3. Set your goals. What do you want to accomplish with this deal? If you want to use Groupon to make money, you have to know your profit margin. You have to sit down & calculate your costs for each session (gas, equipment, packaging, insurance, etc) & make sure your session is priced accordingly right off the bat, even if no clients choose to upgrade in any way.  For better or worse, I viewed my Groupon as a sacrifice money-wise & was okay with not making much money with it. In the end, it worked out for me.

Was it Worth It?

When all is said & done, the returning clients, Yelp reviews, & word of mouth referrals skyrocketed my business to a place I really don’t think would have been possible without Groupon. Would I do it again? Not at this point in my business and if I did, I would likely do it differently. However, I’m in a different place in my business now. Most people have to walk before they can run. Groupon gave me a way to improve my skills, streamline my workflow, & build my business. It’s not for everybody, but it’s also not the enemy some make it out to be!

My Business Today
My business is currently 5 years old & I’m pretty happy with where my business is currently. One of the toughest obstacles with being a former Groupon business is keeping the loyalty of your discount-driven clients while still raising prices enough to make a living. The biggest struggle I have now is I’m probably still working too much.  In terms of dollars and sense, I now run a $100,000+ per year  photo business with my average session bringing in $500 (digitals included) & I do around 230 sessions per year. The good news is, I’ve been able to slowly raise prices each year I’m in business, and have cut my work load down by quite a bit. I still have a ways to go, but I’m gentle with my clients as I DO have a lot of Groupon clients who are still coming to me, and I don’t want to give them sticker shock all at once. I also run specials & such at the end of every year through my Facebook page to A) Make some extra money during the holidays, B) Give all clients a chance to purchase gift certificates before prices increase, and C) Give former Groupon clients that deal that they are always looking for.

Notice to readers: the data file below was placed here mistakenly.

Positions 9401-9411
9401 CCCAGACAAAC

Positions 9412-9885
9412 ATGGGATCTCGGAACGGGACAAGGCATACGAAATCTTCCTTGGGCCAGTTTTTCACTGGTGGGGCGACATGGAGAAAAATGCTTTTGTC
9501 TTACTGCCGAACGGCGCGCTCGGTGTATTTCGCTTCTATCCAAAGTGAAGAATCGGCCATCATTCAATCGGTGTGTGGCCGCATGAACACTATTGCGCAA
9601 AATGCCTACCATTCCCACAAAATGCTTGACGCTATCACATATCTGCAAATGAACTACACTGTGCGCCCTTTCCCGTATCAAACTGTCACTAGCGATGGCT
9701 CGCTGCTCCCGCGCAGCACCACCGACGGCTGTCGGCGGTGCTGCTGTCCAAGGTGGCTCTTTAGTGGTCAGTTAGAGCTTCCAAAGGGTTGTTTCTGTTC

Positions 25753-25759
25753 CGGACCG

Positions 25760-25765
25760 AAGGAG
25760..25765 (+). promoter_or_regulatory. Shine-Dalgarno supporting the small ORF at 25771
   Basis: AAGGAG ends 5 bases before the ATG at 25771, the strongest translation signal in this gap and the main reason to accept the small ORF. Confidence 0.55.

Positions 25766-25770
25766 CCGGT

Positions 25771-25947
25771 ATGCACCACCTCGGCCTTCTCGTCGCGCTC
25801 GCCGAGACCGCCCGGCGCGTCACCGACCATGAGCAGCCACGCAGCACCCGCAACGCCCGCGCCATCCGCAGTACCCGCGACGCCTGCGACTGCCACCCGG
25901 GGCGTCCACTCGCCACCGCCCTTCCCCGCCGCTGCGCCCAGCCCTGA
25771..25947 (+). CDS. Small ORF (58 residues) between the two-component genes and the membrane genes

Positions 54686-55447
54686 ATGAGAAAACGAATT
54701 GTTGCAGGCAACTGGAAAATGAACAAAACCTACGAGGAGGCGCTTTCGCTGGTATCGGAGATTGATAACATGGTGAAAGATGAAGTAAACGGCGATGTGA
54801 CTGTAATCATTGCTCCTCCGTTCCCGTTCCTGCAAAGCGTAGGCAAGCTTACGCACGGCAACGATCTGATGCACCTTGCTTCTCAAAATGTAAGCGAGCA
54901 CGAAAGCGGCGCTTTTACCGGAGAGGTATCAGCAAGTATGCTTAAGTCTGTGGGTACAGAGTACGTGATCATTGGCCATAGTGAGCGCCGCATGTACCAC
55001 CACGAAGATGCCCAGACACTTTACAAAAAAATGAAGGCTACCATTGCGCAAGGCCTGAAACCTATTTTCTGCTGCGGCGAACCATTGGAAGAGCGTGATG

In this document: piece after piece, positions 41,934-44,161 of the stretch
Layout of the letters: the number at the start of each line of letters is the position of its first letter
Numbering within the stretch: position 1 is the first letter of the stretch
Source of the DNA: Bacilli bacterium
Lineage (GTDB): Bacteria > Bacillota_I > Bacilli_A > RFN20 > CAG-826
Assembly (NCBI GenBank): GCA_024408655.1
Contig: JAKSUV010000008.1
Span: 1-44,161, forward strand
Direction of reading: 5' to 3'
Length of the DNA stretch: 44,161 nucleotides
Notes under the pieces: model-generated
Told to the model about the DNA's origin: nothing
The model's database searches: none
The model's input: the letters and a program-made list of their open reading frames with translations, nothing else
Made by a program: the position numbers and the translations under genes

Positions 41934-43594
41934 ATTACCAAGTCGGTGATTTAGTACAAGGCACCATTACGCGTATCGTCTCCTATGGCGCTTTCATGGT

Since I used my Groupon year to fine-tune my craft, I not only have more confidence in my photography skills, but more confidence to call the shots. If a client is insisting on a summer weekend beach session at noon, I’m not the right person for them & I have no problem telling them that now, whereas earlier in my business I would have probably cringed & agreed, thus having a stressful shoot & less-than-ideal results.  It’s great to be in a spot where you don’t NEED every inquiry that comes your way.

Well that’s my crazy story.  Have you ever considered Groupon or something similar?  I’d love to know your experience or any questions you might have!

Similar Posts